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Hoffmann, R. A wiki for the life sciences where authorship matters. Nature Genetics (2008)

The central and basolateral nuclei of the amygdala exhibit opposite diurnal rhythms of expression of the clock protein Period2.

There is considerable evidence that circadian rhythms in mammals can be modulated by emotional state, but how emotional state modulates specific circadian outputs is poorly understood. We analyzed the expression of the circadian clock protein Period2 (PER2) in three regions of the limbic forebrain known to play key roles in emotional regulation, the central nucleus of the amygdala ( CEA), the basolateral amygdala (BLA), and the dentate gyrus (DG). We report here that cells in all three regions exhibit daily rhythms in expression of PER2 that are under the control of the master clock, the suprachiasmatic nucleus (SCN). The rhythm in the CEA and the rhythms in the BLA and DG are diametrically opposite in phase and are differentially affected by adrenalectomy. Adrenalectomy completely abolished the PER2 rhythm in the CEA but had no effect on the PER2 rhythms in the BLA and DG. We previously reported a rhythm in PER2 expression in the oval nucleus of the bed nucleus of the stria terminalis that is identical in phase and sensitivity to adrenalectomy to that found in the CEA. Together, these findings show that key structures of the limbic forebrain exhibit daily oscillations in clock gene expression that are controlled not only by input from the SCN but, importantly, by hormonal and neurochemical changes that normally accompany motivational and emotional states. Thus, cells within these areas are strategically positioned to integrate the inputs from the SCN and emotional states to modulate circadian rhythms downstream from the SCN clock.[1]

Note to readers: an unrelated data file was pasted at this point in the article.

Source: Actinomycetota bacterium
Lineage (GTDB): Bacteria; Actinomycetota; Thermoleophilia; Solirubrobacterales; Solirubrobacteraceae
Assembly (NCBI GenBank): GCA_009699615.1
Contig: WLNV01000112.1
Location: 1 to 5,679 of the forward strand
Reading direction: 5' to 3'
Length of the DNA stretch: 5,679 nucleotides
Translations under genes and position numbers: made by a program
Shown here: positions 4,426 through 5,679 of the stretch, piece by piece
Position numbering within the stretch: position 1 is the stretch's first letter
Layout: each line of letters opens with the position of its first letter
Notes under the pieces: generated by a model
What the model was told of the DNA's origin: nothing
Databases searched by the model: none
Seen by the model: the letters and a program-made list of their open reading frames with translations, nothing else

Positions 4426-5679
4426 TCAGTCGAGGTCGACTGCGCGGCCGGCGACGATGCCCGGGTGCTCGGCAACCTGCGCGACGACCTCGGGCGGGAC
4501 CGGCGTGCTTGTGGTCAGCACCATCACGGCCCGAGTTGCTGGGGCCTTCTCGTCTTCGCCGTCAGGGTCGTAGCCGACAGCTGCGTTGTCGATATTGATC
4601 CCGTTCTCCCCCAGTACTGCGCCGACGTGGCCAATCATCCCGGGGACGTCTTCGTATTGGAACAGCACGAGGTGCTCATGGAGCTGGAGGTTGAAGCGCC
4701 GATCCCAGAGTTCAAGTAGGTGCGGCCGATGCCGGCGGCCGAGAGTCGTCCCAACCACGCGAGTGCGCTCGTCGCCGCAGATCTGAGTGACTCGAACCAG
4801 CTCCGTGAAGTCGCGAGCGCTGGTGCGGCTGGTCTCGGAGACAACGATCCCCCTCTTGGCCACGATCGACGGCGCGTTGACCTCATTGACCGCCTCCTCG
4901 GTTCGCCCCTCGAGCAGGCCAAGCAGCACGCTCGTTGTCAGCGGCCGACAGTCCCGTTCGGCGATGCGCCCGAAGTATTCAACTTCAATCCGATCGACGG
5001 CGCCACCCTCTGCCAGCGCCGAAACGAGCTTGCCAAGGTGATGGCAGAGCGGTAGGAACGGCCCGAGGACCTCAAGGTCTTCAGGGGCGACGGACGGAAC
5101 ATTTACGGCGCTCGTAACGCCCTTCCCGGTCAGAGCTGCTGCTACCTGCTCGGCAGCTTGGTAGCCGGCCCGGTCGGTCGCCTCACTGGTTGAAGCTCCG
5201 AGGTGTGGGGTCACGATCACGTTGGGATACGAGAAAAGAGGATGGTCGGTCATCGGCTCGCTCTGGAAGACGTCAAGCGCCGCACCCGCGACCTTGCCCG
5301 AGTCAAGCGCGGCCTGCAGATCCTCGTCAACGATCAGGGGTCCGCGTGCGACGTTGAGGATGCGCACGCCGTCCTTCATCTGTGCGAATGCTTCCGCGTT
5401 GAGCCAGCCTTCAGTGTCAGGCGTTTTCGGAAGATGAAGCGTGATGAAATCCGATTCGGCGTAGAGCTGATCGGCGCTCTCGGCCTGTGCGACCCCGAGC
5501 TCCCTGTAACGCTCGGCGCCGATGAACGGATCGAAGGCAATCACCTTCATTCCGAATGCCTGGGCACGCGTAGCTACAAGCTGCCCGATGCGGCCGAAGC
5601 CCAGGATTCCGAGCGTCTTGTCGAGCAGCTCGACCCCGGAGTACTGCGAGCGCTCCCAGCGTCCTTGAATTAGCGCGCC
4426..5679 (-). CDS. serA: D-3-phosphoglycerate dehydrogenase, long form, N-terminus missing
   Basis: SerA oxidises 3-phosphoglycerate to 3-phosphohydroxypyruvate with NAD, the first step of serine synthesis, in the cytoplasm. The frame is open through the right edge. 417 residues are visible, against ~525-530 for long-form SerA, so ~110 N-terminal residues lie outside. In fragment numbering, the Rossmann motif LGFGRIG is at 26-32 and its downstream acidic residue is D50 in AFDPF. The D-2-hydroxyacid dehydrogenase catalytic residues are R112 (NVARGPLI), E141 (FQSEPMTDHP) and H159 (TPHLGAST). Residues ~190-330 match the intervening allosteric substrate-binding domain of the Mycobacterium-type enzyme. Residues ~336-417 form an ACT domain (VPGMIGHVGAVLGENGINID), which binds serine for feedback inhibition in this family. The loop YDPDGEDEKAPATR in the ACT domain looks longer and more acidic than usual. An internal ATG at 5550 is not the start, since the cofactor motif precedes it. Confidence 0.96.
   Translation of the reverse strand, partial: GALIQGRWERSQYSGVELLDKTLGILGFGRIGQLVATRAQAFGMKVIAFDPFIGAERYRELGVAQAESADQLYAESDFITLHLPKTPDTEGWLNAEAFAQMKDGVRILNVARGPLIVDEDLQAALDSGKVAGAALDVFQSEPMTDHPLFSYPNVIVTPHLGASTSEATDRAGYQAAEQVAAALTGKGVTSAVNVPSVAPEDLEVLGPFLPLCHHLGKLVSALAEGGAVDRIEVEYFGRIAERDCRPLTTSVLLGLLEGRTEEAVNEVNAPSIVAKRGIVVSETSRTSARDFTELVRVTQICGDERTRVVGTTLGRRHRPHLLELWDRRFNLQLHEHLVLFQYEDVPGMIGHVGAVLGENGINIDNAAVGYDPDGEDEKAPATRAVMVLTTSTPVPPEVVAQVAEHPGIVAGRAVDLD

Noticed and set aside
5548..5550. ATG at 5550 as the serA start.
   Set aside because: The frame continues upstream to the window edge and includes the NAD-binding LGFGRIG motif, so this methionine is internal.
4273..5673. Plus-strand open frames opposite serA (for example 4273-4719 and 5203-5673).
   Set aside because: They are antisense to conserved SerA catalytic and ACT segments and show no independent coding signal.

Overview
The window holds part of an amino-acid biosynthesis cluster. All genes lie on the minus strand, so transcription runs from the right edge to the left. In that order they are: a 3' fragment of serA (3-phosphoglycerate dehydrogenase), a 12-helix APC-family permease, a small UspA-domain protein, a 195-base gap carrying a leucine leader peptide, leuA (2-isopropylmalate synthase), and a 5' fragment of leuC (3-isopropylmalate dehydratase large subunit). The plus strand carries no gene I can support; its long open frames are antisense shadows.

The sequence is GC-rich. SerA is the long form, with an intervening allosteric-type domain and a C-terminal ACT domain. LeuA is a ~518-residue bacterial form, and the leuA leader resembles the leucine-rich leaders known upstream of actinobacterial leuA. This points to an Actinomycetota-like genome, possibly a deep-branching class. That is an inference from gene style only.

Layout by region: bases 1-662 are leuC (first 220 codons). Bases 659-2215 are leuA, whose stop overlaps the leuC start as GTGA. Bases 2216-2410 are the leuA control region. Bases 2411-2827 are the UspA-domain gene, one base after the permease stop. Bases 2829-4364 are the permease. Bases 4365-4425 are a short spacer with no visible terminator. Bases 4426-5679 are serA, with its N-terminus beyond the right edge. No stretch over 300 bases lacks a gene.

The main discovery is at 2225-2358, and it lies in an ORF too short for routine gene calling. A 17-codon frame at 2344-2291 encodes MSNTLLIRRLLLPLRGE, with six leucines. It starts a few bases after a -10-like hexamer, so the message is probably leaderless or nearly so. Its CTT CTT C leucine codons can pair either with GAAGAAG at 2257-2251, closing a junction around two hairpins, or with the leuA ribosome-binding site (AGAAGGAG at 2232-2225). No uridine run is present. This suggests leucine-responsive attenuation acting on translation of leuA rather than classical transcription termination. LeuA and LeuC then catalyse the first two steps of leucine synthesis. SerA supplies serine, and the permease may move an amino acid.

1. The central and basolateral nuclei of the amygdala exhibit opposite diurnal rhythms of expression of the clock protein Period2. Lamont, E.W., Robinson, B., Stewart, J., Amir, S. Proc. Natl. Acad. Sci. U.S.A. (2005) [Pubmed]
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